A Contingency Plan – also sometimes called a Disaster Recovery Plan – identifies what key personnel do on a project, program, or other engagement in the unlikely event that something stops the project or work on the engagement or otherwise causes a complete disruption in activity.  It may cover an organization’s reaction to a natural disaster, a terrorist act, or even how personnel will respond to a financial crisis that causes a shutdown of the corporation.  At any rate, it serves as a reference tool for how to respond to such situations or incidents and provides guidelines to follow for creating a business continuity or the continuance of processing key activities and data should the worst-case scenario become a reality.

The contingency plan outlines and lists the business continuity plans for the organization.  Along with the scenarios already mentioned it can also pertain to a network failure, application failure, or a system failure. The contingency plan is basically developed from the outcome of a risk analysis. All the project risks are identified, assessed, and categorized accordingly by priorities.

The project manager develops the contingency plan for the project, including a mitigation strategy for each risk that is identified. The most severe or highest priority risks are those items likely cause a major disruption to the business within a predetermined period of time (e.g., 3 hours). Nevertheless, because of the potential disruption to the business, it is vital to put a contingency plan in place, both during the project and also once the system has been commissioned and put in operation. The plan should list the critical items likely to fail and list the available resources needed to support these items. The contingency plan should list the procedures that would be necessary to permit the timely restoration of services back to normal. The project support staff and testing teams need to be involved in the contingency planning and need to prepare items such as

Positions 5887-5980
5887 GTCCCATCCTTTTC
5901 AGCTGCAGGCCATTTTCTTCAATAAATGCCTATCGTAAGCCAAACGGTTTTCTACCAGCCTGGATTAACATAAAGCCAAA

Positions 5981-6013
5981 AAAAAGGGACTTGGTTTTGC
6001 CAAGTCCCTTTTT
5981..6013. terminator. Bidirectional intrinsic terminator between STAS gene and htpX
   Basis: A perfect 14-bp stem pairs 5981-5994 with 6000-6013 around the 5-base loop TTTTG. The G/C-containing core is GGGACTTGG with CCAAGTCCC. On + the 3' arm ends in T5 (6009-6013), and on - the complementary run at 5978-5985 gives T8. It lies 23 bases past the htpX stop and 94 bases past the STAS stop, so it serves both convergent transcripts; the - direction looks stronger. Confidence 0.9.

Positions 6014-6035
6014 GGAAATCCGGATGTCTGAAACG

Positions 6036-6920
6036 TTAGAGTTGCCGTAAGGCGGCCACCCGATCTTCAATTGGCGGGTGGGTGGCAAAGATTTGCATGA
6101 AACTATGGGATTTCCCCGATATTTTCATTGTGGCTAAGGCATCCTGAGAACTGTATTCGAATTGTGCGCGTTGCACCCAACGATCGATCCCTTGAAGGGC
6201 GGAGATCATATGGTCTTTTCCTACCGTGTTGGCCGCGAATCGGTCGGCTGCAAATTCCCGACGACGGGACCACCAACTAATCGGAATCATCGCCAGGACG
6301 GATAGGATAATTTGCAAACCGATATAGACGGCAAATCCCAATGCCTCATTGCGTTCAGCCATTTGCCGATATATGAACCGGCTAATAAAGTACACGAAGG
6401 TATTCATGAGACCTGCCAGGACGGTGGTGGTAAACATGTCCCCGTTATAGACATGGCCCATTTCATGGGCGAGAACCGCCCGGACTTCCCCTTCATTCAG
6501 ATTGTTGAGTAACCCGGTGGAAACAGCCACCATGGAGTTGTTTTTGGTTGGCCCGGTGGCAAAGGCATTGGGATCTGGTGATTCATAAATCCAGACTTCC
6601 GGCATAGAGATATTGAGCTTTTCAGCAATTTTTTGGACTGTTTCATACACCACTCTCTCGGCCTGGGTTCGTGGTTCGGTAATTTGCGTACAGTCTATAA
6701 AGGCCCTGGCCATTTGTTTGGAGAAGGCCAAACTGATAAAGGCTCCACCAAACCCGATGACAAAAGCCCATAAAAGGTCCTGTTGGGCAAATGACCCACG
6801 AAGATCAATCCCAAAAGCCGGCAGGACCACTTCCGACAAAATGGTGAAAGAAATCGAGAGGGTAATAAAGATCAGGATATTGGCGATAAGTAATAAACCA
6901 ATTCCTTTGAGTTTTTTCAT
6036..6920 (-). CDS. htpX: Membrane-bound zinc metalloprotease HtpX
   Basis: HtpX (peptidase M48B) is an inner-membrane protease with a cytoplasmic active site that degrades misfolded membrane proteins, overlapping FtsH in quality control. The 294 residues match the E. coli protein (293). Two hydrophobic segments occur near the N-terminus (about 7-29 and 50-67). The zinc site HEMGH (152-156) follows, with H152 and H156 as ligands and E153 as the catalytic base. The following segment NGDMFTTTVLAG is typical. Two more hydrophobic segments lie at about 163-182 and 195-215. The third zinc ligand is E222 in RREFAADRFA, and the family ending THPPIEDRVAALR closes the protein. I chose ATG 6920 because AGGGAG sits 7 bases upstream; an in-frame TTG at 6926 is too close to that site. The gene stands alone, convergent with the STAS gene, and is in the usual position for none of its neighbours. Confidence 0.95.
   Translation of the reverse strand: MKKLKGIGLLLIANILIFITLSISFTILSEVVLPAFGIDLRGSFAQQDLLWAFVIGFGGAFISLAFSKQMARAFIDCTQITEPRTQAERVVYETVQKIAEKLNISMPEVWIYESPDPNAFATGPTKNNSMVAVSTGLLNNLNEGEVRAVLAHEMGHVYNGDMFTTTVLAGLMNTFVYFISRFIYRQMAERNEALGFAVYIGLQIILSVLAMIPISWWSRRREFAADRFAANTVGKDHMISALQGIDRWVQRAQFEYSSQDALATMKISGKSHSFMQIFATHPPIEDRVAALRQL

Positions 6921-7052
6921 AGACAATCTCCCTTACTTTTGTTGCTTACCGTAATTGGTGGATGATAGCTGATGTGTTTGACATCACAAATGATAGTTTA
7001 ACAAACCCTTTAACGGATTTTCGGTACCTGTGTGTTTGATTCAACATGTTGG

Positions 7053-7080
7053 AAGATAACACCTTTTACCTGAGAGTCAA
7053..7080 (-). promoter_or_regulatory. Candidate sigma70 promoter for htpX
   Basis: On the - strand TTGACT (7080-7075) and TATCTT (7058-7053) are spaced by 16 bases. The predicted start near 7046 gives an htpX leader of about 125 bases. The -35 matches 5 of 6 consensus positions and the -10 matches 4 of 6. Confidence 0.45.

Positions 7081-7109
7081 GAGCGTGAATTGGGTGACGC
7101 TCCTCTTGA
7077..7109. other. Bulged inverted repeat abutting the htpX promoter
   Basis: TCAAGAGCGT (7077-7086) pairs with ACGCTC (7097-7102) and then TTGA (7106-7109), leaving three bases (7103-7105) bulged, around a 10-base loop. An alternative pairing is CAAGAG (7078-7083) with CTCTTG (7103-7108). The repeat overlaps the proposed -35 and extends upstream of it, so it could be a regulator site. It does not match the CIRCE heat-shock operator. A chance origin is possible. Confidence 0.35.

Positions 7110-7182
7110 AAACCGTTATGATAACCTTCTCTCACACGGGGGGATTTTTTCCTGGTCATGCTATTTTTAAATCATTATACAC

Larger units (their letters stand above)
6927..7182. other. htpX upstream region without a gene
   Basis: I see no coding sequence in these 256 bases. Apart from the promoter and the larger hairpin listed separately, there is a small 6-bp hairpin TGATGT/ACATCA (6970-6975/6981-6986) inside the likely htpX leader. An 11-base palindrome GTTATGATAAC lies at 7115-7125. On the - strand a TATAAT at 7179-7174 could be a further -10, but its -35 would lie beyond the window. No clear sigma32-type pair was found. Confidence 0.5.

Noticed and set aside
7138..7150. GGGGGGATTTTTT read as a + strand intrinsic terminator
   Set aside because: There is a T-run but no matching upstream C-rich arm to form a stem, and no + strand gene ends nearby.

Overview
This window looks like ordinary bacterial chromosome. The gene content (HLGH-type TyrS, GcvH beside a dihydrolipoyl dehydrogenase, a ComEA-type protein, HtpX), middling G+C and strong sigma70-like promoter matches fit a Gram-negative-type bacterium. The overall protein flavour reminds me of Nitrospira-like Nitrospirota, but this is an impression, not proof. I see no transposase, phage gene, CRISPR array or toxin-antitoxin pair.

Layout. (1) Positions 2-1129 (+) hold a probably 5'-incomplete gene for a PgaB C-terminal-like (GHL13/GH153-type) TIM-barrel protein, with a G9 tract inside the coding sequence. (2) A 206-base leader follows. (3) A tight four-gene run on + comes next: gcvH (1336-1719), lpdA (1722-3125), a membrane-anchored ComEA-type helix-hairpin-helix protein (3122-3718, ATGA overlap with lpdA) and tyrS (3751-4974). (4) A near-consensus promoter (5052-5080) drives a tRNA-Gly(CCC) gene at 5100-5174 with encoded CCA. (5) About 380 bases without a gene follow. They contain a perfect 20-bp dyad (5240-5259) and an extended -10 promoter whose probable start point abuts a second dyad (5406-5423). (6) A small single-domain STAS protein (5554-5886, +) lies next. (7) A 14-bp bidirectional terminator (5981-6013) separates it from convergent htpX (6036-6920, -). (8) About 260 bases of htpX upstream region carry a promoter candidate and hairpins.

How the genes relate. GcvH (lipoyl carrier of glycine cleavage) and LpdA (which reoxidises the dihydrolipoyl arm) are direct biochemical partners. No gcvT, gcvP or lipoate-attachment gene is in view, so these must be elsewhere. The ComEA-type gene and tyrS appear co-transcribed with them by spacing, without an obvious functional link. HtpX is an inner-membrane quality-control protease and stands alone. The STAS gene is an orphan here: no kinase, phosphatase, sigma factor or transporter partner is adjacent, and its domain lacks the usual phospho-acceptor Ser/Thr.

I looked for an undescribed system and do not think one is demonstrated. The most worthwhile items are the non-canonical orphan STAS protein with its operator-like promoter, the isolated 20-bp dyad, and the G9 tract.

• A disaster notification process and strategy
  • Disaster recovery and backup procedures for applications and files
  • A list of who the role players are in the event of an emergency
  • A list of essential equipment needed to support the solution
  • The project manager needs to be certain that a design to accommodate possible minor disruptions and an alternative backup for any major disruption that could occur are in place.

Going a step further

On some projects – often when a government contract is involved – a contingency plan or disaster recovery plan may go as far as to require a yearly proof of capabilities.  I’ve lead government programs where we actually had to back data up once a year, take all key personnel offsite to a reserved processing facility, and prove that we could be back up and processing data successfully within a 24 hour time frame in the event of a disaster.  This is the extreme – and definitely price it in as a very expensive deliverable of it is required of you – but it is sometimes required and it is not that easy to mobilize that many people and that much data while still remaining in production mode back home.